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Re: New Version Notification - draft-nottingham-http-link-header-08.txt

From: Roy T. Fielding <fielding@gbiv.com>
Date: Mon, 1 Mar 2010 22:06:24 -0800
Cc: "Mark Nottingham" <mnot@mnot.net>, <public-html@w3.org>
Message-Id: <4B138C5B-3245-4382-80FE-F958924D8713@gbiv.com>
To: Krzysztof Maczyński <1981km@gmail.com>

On Mar 1, 2010, at 6:13 PM, Krzysztof Maczyński wrote:

> Thanks, Mark, for letting us know about the update!
> I support this work of reinstating Link and consider it a good example of how standards development should progress (namely, without ignoring and even tormenting previously existing solutions which could be leveraged).
> At last I'll be able to put links to stylesheets and such staff where it belongs - out of band.
> 
> I'd like to ask you not to deprecate rev. There have been many voices from people using it (including myself) that they appreciate it. The advice newly included in the I-D is misleading:
>> I.e., a 
>>   link from A to B with REL="X" expresses the same relationship as a 
>>   link from B to A with REV="X". "rev" is deprecated by this 
>>   specification because it often confuses authors and readers; in most 
>>   cases using a separate relation type is preferable.
> An antonymous relation type wouldn't quite cut it. See [1].
> 
> Best regards,
> 
> Krzysztof Maczyński
> 
> [1] http://lists.w3.org/Archives/Public/ietf-http-wg/2010JanMar/0168.html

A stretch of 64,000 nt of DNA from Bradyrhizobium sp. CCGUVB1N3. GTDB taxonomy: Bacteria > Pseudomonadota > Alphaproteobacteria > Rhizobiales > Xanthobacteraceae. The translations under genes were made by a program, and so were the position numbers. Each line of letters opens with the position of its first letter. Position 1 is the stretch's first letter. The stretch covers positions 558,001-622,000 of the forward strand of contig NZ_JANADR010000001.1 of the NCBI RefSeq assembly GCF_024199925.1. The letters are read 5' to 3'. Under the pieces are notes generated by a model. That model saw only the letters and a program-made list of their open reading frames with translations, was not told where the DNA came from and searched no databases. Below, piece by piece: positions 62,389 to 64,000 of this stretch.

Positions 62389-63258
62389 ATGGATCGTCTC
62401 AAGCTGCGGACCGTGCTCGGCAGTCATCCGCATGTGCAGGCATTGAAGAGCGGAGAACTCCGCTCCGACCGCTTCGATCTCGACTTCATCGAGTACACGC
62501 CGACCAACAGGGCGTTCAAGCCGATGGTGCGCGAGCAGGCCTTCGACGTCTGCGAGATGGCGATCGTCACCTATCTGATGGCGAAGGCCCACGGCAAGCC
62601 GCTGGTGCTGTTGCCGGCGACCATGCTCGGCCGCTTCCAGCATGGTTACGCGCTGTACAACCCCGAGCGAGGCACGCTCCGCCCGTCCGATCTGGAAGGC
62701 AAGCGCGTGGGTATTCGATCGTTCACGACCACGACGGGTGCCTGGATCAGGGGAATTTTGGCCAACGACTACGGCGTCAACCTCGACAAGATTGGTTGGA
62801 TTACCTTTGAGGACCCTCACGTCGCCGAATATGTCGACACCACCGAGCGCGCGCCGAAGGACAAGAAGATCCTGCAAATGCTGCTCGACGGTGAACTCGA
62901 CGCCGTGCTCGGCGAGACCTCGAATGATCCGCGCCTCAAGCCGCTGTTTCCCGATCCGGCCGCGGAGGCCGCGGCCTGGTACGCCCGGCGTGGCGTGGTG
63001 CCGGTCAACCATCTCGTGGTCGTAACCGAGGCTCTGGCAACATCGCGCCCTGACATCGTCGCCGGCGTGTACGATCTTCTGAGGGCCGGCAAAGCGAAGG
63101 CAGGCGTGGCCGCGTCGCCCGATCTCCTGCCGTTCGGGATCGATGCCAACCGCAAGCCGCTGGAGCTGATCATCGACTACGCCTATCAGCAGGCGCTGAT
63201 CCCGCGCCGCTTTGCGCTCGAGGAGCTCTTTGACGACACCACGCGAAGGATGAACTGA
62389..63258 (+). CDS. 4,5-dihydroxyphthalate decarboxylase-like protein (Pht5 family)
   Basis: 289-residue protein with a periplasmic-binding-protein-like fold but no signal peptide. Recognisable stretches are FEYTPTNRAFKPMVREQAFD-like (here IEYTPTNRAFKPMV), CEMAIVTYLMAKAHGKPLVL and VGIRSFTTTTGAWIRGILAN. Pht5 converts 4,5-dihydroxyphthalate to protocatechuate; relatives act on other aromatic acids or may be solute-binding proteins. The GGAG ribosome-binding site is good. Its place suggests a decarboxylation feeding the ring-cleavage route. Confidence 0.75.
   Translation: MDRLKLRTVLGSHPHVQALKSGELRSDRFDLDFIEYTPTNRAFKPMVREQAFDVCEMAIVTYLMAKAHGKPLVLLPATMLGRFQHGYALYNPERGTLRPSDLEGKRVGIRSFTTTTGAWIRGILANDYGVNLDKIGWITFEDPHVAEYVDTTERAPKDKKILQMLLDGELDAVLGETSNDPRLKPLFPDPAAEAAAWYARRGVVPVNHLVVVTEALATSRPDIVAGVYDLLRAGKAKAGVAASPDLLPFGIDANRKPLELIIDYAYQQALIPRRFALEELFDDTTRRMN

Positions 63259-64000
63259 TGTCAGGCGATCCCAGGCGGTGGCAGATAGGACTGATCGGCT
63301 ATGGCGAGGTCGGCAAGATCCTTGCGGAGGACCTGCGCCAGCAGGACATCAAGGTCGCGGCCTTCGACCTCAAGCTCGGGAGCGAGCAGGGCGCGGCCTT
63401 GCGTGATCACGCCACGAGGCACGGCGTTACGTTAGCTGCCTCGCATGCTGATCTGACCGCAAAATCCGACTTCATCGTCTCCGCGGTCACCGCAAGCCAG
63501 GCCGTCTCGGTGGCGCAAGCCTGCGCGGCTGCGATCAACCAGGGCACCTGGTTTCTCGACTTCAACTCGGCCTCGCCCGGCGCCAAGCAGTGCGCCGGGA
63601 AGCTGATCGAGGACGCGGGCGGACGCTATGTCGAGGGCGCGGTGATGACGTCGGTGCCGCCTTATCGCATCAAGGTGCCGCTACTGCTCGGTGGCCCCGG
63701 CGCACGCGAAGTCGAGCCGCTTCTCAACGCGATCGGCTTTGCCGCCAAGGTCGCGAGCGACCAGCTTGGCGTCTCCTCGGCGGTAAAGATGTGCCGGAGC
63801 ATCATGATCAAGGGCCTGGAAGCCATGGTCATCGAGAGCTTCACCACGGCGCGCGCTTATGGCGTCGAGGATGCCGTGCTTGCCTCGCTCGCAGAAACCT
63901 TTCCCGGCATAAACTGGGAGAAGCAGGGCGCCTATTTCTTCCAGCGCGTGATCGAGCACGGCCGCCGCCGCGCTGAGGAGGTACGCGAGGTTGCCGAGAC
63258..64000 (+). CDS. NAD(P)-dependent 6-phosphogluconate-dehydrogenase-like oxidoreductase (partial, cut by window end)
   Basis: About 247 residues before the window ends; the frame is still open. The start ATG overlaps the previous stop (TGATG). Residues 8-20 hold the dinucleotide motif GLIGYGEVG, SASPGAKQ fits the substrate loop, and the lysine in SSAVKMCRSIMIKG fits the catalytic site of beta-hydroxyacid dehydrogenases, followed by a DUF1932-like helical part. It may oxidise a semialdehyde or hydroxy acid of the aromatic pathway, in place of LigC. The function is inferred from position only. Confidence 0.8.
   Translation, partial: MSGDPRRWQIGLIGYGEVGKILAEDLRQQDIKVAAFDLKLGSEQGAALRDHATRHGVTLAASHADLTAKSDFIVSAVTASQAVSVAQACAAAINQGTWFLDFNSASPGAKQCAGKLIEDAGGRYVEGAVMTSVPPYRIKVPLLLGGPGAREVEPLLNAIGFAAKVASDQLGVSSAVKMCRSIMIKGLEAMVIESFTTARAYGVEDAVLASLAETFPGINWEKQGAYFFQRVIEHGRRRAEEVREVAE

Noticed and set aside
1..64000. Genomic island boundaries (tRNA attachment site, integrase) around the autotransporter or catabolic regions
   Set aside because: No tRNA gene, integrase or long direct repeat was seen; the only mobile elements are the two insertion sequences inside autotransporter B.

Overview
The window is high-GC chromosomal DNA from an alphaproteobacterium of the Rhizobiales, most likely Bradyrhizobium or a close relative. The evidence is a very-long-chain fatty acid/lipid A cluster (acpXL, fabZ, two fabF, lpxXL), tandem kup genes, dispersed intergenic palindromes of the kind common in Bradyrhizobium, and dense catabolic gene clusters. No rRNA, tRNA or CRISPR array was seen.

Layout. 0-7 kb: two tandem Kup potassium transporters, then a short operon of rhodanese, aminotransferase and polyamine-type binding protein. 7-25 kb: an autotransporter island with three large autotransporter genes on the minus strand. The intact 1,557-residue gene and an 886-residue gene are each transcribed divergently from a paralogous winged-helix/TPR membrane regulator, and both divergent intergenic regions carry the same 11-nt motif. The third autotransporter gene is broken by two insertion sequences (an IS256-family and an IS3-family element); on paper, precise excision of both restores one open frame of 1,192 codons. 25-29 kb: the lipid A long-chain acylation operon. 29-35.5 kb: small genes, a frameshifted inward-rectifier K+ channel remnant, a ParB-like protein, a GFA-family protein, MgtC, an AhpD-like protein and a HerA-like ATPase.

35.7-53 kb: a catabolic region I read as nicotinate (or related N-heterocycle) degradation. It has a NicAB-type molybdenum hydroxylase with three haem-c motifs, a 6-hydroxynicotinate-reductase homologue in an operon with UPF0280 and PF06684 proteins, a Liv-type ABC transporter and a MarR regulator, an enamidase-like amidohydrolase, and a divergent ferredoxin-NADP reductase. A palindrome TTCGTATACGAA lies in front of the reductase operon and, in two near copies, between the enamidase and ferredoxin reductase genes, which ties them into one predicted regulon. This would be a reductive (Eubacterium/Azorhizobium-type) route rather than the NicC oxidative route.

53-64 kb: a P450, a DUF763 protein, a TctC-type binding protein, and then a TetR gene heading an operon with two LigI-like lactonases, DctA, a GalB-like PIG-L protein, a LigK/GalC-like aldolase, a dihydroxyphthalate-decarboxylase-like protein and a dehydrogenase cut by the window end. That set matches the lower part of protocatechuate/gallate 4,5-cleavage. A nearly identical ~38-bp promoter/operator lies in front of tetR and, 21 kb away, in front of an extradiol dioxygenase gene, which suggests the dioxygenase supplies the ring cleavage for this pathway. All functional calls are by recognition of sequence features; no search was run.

But that's the whole point.  Your specific example of

> We are an author of resource A and we want to have a link between resources A and B. (We cannot or don't want to alter B or headers served with it.) To say that B is A's next, use rel and next. To say that B is A's prev, use rel and prev. To say A is B's next, use rev and next. To say A is B's prev, use rev and prev. The latter two (whose characteristic is that B is the starting resource) would be unavailable with the other interpretation of rev.

is inherently false -- one cannot create a link from B to A
on the Web with a Link header field on A.  The Web does not allow
such a feature to exist because it will not scale and is not
supported by the natural authority-relationship of DNS delegation.
A relationship does exist, but that relationship is rooted in A
and the link is from A to B (even if the relationship is *described*
as the inverse of a B to A relation). That is why having a rev
attribute is both redundant and confusing to users.

One can create such links externally or via RDF assertions, but
those are not part of the Web because they exist only within
the closed-world of a given graph's authority.

....Roy
Received on Tuesday, 2 March 2010 06:06:54 UTC

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